Who Was the First African-American Woman Psychologist?
Portraits in African-American psychology
Posted Feb 22, 2020
The following is an excerpt from my book A History of Modern Psychology: The Quest for a Science of the Mind, presented in honor of Black History Month, February 2020.
The youngest of eight children, Ruth Howard (1900-1997) was the daughter of an influential Protestant minister in Washington, DC. Experience with her father’s congregation led her to an interest in disadvantaged populations. For many years, she was thought to be the first African-American woman to receive a Ph.D. in psychology.
As a social worker in Cleveland, Howard was dismayed to find that so many of her colleagues showed little empathy for the plight of those they were serving. More generally, she found people to have little understanding of other cultural groups due to preconceived notions. She decided to study psychology to better understand the dynamics of racial attitudes.
Starting her graduate work at Columbia Teachers College, Howard transferred to the University of Minnesota, where she earned her doctorate in 1934. For her dissertation, she investigated the relative contributions of nature and nurture in 229 sets of triplets, comparing three siblings from the same egg, three siblings from different eggs, and two siblings from one egg with a third from another. Although this was the largest study of triplets at that time, her research wasn’t published until 1946.
After graduation, Howard married fellow psychologist Albert Beckham, setting up a private practice with him. She also served on the faculty of a school that trained African-American nurses. Later, she pursued post-doctoral studies at the University of Chicago with Carl Rogers. When she lost her husband in 1964, she continued their private practice until retirement, after which she returned to her native Washington, DC, where she died in 1997.
Howard is often recognized as the first American-American woman psychologist, but thanks to the historical research of Dr. Ludy T. Benjamin, Jr. at Texas A&M University, we now know that distinction actually goes Inez Prosser (1895-1934). We know very little about Prosser, and even her date of birth is a mystery. A Texas native, Prosser taught in the state’s “colored” schools for a number of years. Because that state’s universities were segregated, she had to travel to Colorado to do her master’s degree and then to the University of Cincinnati for her doctorate, which she earned in 1933. Thus, we now recognize Prosser as the first African-American woman to earn a doctorate in psychology.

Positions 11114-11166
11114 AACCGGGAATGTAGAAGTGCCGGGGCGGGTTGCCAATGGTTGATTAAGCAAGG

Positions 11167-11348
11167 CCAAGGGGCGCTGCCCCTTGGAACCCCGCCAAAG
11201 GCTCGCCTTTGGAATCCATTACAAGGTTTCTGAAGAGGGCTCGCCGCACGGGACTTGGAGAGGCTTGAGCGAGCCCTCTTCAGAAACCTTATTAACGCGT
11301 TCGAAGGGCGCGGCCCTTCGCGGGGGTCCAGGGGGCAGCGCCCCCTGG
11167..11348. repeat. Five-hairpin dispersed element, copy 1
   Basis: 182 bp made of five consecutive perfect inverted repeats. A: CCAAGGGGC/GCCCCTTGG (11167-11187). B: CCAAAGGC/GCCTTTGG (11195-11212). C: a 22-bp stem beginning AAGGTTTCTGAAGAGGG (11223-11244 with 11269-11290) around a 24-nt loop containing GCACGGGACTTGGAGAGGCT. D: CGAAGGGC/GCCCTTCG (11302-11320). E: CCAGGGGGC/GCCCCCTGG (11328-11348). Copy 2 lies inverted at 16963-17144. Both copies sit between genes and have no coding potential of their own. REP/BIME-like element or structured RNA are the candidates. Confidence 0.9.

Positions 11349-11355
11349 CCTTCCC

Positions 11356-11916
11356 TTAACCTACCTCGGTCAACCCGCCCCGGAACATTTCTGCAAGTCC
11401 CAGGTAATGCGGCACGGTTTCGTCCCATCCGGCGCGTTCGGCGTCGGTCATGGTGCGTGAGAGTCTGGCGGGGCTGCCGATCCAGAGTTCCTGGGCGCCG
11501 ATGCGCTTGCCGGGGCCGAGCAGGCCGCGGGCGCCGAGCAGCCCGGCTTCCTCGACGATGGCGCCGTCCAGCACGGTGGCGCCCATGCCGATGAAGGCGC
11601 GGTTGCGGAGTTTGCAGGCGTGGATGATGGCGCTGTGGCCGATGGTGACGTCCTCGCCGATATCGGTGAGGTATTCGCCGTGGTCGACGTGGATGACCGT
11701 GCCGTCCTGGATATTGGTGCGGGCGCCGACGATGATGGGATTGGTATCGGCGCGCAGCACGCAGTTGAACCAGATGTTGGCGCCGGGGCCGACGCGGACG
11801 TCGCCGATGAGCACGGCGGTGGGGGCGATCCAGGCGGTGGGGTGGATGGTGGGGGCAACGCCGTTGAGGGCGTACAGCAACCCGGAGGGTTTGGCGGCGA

For her dissertation, Prosser compared Black students in segregated and integrated schools. She found that those in segregated schools experienced fewer psychological and social issues than those in integrated schools. Students in segregated schools had higher self-esteem and better relationships with their teachers, classmates, and families. In contrast, Black students in integrated schools felt inferior, were less happy with their relationships, and wanted to leave school sooner.
Her research was much discussed in the years leading up to the Brown v. Board of Education decision in 1954. Although integration was viewed as a future ideal, some African-American educators believed that segregated schools provided a more supportive environment for Black children at that time. This was thought to be especially true when White teachers in integrated schools held prejudicial attitudes.
Unfortunately, Prosser didn’t live to see the influence of her work. Just a year after she earned her degree, her life ended tragically in an automobile accident. But during her short life, she helped many African-American students obtain funding to extend their education to college and graduate school.
Benjamin, L. T., Jr. (2008, November). America’s first black female psychologist. Monitor on Psychology, 20–21.
Ludden, D. (2020). A History of Modern Psychology: The Quest for a Science of the Mind. Thousand Oaks, CA: SAGE Publications.